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University of Houston awarded nearly $300,000 from EPA science program

Release Date: 03/22/2007
Contact Information: Dave Bary or Tressa Tillman at 214-665-2200 or

Researchers to study effects of ozone, particulate matter on exposure to ultraviolet radiation

(Dallas, Texas – March 22, 2007) The University of Houston recently received a grant for $292,310 from the Environmental Protection Agency and its Science to Achieve Results (STAR) program.

University professor Dr. Barry Lefer and his team will use the grant to study how changes in air quality from ozone and particulate matter affect exposure to ultraviolet radiation.

The primary objective of the study is to measure surface level ultraviolet (UV) radiation in Houston over a two-year period. Data from the study will be used to show how clouds, aerosols and ozone change UV levels in the air and how these changes differ from those caused by other factors.

Exposure to ultraviolet radiation has significant health and environmental impacts. UV radiation is the primary cause of skin cancer, which will affect an estimated 59,000 Americans in 2007. Increased UV exposure can also negatively impact animals, crops and water systems.

Researchers will use a new atmospheric radiation and chemistry measurement facility located on the university’s main campus that provides continuous measurements of chemical substances that affect UV exposure, such as ozone, carbon monoxide, nitrogen oxides, peroxyacyl nitrates, and volatile organic compounds.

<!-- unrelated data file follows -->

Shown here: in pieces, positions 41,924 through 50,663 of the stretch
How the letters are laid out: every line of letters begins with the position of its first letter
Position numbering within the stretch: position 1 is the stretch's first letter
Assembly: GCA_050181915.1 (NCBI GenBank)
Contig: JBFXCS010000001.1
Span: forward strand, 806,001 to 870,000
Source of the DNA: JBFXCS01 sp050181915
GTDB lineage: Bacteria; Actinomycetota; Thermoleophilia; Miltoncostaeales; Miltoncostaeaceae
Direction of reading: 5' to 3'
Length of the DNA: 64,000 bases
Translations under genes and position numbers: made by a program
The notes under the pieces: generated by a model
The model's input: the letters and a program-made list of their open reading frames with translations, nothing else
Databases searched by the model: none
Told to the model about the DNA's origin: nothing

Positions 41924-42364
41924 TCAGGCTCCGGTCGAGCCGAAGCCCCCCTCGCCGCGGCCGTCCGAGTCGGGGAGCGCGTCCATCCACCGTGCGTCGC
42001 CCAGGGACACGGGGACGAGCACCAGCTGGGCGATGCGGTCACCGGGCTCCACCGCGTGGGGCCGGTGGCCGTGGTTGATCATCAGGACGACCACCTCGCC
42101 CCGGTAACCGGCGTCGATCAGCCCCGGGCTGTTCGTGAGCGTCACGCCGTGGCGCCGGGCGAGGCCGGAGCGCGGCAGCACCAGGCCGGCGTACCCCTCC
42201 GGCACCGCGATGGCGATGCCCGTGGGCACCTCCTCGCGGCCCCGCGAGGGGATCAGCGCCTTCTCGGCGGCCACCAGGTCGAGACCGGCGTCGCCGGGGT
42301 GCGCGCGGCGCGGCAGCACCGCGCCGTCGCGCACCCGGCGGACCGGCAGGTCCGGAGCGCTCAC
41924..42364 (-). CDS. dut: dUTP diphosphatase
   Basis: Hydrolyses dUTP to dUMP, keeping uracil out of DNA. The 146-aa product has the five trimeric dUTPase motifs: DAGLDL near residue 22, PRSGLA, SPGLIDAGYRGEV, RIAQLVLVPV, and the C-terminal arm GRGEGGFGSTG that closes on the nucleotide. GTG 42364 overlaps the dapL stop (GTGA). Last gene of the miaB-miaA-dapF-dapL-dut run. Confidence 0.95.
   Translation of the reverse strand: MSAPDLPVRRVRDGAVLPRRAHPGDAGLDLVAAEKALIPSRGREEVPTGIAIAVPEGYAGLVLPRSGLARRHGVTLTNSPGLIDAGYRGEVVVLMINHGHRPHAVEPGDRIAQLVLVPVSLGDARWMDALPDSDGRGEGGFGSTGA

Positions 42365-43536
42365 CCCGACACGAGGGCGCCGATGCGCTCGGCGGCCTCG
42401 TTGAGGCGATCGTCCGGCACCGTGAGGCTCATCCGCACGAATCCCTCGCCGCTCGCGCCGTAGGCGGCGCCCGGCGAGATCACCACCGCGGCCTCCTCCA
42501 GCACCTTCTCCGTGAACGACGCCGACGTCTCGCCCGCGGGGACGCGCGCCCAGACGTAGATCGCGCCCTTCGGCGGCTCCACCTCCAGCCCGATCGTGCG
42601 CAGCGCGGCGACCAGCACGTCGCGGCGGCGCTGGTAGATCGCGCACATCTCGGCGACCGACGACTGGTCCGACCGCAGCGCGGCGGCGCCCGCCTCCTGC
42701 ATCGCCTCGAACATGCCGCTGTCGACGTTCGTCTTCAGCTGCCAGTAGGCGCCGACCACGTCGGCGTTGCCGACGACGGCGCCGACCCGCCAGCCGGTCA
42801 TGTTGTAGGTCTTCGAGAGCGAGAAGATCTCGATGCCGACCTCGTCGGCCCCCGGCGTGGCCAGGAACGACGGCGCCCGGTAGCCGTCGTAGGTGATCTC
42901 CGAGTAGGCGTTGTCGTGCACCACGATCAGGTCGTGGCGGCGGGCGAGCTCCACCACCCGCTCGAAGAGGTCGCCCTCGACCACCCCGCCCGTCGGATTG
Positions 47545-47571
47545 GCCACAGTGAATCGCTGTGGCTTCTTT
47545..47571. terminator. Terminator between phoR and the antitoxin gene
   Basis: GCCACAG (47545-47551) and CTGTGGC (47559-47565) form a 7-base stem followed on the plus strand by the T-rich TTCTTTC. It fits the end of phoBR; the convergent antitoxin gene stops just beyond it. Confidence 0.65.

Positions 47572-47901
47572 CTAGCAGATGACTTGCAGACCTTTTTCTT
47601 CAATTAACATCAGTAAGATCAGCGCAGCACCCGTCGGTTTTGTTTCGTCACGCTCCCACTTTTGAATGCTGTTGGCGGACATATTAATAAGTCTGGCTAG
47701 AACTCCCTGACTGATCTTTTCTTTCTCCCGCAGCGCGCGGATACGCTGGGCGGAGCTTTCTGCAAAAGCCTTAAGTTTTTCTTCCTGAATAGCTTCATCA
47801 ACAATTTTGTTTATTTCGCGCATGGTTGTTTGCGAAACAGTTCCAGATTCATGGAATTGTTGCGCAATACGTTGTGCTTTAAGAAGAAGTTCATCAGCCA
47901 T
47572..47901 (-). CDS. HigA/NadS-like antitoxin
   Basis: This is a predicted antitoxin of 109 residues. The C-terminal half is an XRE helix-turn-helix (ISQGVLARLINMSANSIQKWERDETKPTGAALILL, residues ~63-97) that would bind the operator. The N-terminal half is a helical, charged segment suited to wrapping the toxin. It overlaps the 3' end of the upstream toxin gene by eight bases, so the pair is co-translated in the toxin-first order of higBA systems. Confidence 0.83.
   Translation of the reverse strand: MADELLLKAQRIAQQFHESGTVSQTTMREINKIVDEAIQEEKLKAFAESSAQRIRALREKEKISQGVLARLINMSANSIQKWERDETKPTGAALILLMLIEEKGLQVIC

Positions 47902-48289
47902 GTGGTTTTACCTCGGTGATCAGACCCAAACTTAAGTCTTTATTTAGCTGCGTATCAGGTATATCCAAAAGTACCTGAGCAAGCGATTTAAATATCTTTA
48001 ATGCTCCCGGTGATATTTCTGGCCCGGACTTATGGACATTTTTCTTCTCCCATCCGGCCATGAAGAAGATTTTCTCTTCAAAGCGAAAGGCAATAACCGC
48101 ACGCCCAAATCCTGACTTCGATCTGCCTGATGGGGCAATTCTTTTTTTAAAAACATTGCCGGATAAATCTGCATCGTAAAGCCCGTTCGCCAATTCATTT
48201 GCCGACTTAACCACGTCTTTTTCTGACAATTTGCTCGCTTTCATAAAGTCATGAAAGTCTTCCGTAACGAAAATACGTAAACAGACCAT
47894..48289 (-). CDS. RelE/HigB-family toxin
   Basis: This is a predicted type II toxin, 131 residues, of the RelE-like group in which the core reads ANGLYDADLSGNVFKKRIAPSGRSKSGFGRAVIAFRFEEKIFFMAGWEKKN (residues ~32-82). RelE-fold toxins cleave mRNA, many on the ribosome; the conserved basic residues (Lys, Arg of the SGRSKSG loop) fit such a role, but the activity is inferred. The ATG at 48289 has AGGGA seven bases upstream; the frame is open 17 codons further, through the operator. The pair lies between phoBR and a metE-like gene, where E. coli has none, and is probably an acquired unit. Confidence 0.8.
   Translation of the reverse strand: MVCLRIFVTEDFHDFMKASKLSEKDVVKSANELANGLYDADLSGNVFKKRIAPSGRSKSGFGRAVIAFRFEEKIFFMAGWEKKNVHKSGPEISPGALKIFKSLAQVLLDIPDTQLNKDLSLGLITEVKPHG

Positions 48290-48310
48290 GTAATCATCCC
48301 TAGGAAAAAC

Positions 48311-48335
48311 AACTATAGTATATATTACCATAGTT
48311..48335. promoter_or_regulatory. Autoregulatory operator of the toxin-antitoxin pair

The project will provide important insights into improving the air quality and quality of life for the 5 million residents of the Houston metropolitan area. Other large cities may also be able to benefit from the study’s results. The project will generate a comprehensive dataset that also can be used by other researchers for further study of the relationships between pollution, ozone, and UV levels.

Since the program began in 1995, EPA has awarded hundreds of STAR fellowships and grants to students and universities in almost every state. The program engages the nation’s best scientists and engineers in targeted research that complements EPA’s own outstanding intramural research program. More information on the STAR program is available at

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